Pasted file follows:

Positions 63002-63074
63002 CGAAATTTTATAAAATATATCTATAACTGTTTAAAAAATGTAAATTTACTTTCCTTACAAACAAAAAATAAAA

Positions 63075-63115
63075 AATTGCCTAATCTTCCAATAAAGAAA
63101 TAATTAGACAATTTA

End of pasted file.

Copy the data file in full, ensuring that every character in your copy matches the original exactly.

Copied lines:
Positions 63002-63074
63002 CGAAATTTTATAAAATATATCTATAACTGTTTAAAAAATGTAAATTTACTTTCCTTACAAACAAAAAATAAAA

Positions 63075-63115
63075 AATTGCCTAATCTTCCAATAAAGAAA
63101 TAATTAGACAATTTA